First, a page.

03

Sep

2008

Increase upload size in your php.ini

Upload file size are determined by your server’s PHP settings. The default values for PHP will restrict you to a maximum 2 MB upload file size.

Page for the upload module based on two PHP settings, ‘post_max_size’ and ‘upload_max_filesize’. Since ‘post_max_size’ is the limit for all the content of your post, potentially including multiple uploaded files, the upload module limits the size of a single attachment to be 50% of post_max_size, or 100% of upload_max_filesize, whichever is smaller. The default PHP values are 2 MB for upload_max_filesize, and 8 MB for post_max_size.

Depending on your host, changing these two PHP variables can be done in a number of places with the most likely being php.ini or .htaccess (depending on your hosting situation).

For example, to increase the limit on uploaded files to 10 MB:

Add the below to the relevant php.ini file (recommended, if you have access). Note that for some hosts this is a system-wide setting. However, for hosts running PHP as a CGI script with suexec (for example) you may be able to put these directives in a php.ini file in your root directory.

  • upload_max_filesize = 10M;
  • post_max_size = 20M;

Add the below to your .htaccess file in the you root directory.

  • php_value upload_max_filesize 10M
  • php_value post_max_size 20M

The PHP documentation states that the memory_limit setting also affects file uploading. Generally speaking, memory_limit should be larger than post_max_size. If this is an issue, add this:

  • in php.ini, memory_limit = 18M;
  • in .htaccess, php_value memory_limit 18M

 

Note:

upload_max_filesize is the the maximum size of an uploaded file.

post_max_size also affects file upload. To upload large files, this value must be larger than upload_max_filesize. If memory limit is enabled by your configure script, memory_limit also affects file uploading. Generally speaking, memory_limit should be larger than post_max_size. When an integer is used, the value is measured in bytes. Shorthand notation may also be used. If the size of post data is greater than post_max_size, the $_POST and $_FILES superglobals  are empty. This can be tracked in various ways, e.g. by passing the $_GET variable to the script processing the data, i.e. <form action="edit.php?processed=1">, and then checking if $_GET['processed'] is set.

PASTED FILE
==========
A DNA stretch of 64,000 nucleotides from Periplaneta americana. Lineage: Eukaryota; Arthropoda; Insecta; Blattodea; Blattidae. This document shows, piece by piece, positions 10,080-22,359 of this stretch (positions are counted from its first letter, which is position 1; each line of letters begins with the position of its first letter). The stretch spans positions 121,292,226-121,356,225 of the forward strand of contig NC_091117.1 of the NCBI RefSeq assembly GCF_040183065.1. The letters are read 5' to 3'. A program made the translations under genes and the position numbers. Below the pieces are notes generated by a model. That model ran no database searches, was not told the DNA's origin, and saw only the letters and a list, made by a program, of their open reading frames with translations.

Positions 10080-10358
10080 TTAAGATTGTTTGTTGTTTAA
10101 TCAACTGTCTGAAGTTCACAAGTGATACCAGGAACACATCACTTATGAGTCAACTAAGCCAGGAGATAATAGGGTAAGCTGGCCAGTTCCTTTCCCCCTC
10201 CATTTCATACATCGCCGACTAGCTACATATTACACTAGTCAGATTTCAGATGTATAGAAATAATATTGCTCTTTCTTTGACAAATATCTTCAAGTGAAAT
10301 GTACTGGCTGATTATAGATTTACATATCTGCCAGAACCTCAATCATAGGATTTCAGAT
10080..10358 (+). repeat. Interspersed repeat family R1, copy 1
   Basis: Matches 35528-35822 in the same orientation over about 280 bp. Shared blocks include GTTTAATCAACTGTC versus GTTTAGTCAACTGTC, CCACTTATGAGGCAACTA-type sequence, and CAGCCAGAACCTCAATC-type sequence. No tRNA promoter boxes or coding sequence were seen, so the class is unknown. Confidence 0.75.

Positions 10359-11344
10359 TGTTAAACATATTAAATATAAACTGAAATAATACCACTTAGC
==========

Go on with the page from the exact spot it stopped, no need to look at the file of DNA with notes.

memory_limit sets the maximum amount of memory in bytes that a script is allowed to allocate. This helps prevent poorly written scripts for eating up all available memory on a server. Note that to have no memory limit, set this directive to -1.

(PHP allows shortcuts for bit values, including K (kilo), M (mega) and G (giga). PHP will do the conversions automatically if you use any of these. Be careful not to exceed the 32 bit signed integer limit (if you’re using 32bit versions) as it will cause your script to fail.)

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